Disorders of compulsivity: A common bias towards learning habits

V. Voon, K. Derbyshire, C. Rück, M. A. Irvine, Y. Worbe, J. Enander, L. R. N. Schreiber, C. Gillan, N. A. Fineberg, B. J. Sahakian, T. W. Robbins, N. A. Harrison, J. Wood, N. D. Daw, P. Dayan, J. E. Grant, E.T. Bullmore

Research output: Contribution to journalArticlepeer-review

277 Citations (Scopus)
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Why do we repeat choices that we know are bad for us? Decision making is characterized by the parallel engagement of two distinct systems, goal-directed and habitual, thought to arise from two computational learning mechanisms, model-based and model-free. The habitual system is a candidate source of pathological fixedness. Using a decision task that measures the contribution to learning of either mechanism, we show a bias towards model-free (habit) acquisition in disorders involving both natural (binge eating) and artificial (methamphetamine) rewards, and obsessive-compulsive disorder. This favoring of model-free learning may underlie the repetitive behaviors that ultimately dominate in these disorders. Further, we show that the habit formation bias is associated with lower gray matter volumes in caudate and medial orbitofrontal cortex. Our findings suggest that the dysfunction in a common neurocomputational mechanism may underlie diverse disorders involving compulsion.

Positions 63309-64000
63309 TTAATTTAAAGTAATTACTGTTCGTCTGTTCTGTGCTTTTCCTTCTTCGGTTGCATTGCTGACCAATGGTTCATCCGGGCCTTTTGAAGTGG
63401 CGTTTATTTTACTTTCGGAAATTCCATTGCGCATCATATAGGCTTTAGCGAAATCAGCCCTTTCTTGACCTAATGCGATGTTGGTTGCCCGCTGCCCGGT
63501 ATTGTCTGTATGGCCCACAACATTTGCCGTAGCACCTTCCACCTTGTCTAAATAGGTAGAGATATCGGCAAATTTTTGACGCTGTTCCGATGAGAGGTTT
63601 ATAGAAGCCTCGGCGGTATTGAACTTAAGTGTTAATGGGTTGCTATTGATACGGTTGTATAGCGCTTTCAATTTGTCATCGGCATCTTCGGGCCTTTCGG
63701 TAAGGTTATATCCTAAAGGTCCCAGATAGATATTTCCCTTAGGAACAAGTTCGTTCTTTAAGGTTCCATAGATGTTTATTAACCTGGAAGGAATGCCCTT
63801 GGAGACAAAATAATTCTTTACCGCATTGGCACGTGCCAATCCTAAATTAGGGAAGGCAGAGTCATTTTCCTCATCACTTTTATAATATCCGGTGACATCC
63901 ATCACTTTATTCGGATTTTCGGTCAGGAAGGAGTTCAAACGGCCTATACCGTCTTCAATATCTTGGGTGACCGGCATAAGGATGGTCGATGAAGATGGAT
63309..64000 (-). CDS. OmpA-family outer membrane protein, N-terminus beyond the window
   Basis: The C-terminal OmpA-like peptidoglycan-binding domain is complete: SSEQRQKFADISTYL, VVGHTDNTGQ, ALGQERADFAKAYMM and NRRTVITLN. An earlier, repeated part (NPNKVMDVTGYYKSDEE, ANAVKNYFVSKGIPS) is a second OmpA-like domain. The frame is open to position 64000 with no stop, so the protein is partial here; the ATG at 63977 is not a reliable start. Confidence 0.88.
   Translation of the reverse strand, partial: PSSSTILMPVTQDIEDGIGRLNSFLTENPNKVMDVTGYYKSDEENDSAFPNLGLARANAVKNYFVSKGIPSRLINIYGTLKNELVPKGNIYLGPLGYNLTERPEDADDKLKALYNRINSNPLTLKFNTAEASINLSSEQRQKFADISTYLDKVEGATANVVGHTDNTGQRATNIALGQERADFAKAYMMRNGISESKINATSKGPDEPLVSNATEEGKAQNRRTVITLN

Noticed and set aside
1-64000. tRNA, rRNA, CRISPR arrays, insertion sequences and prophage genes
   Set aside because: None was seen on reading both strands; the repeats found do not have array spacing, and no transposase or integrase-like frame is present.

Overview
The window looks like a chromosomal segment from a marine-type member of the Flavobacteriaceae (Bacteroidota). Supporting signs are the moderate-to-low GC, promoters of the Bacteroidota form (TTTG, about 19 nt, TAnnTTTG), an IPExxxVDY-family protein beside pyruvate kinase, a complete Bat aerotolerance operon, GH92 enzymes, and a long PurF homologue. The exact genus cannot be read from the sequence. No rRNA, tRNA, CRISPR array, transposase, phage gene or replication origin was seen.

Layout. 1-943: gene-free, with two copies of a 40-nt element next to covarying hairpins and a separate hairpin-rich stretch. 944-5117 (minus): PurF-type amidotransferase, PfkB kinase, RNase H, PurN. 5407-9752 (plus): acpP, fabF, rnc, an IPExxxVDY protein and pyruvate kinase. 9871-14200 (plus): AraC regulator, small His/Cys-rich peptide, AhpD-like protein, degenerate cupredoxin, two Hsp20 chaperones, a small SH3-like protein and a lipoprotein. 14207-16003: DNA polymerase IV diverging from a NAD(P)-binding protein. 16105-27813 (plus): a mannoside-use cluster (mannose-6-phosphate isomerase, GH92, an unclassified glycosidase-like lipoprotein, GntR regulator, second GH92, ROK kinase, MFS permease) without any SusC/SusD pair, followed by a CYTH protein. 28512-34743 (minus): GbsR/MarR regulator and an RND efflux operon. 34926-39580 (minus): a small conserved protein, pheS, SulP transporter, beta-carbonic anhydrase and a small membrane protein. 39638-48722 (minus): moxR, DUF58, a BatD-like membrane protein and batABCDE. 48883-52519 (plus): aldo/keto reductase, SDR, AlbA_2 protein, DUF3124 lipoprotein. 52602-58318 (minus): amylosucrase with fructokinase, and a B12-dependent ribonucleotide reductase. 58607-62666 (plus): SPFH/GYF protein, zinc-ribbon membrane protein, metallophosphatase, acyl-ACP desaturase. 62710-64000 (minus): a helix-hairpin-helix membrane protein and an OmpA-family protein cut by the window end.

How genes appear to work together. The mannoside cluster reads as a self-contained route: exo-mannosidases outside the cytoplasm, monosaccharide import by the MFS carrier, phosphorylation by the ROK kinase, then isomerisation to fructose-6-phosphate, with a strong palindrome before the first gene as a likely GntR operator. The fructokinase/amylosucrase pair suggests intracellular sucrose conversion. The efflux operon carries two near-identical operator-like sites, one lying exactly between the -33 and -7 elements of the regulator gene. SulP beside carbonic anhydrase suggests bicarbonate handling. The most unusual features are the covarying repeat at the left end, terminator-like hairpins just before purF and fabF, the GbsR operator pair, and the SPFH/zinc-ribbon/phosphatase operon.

Original languageEnglish
Pages (from-to)345-352
Number of pages8
JournalMolecular Psychiatry
Issue number3
Early online date20 May 2014
Publication statusPublished - 12 Mar 2015


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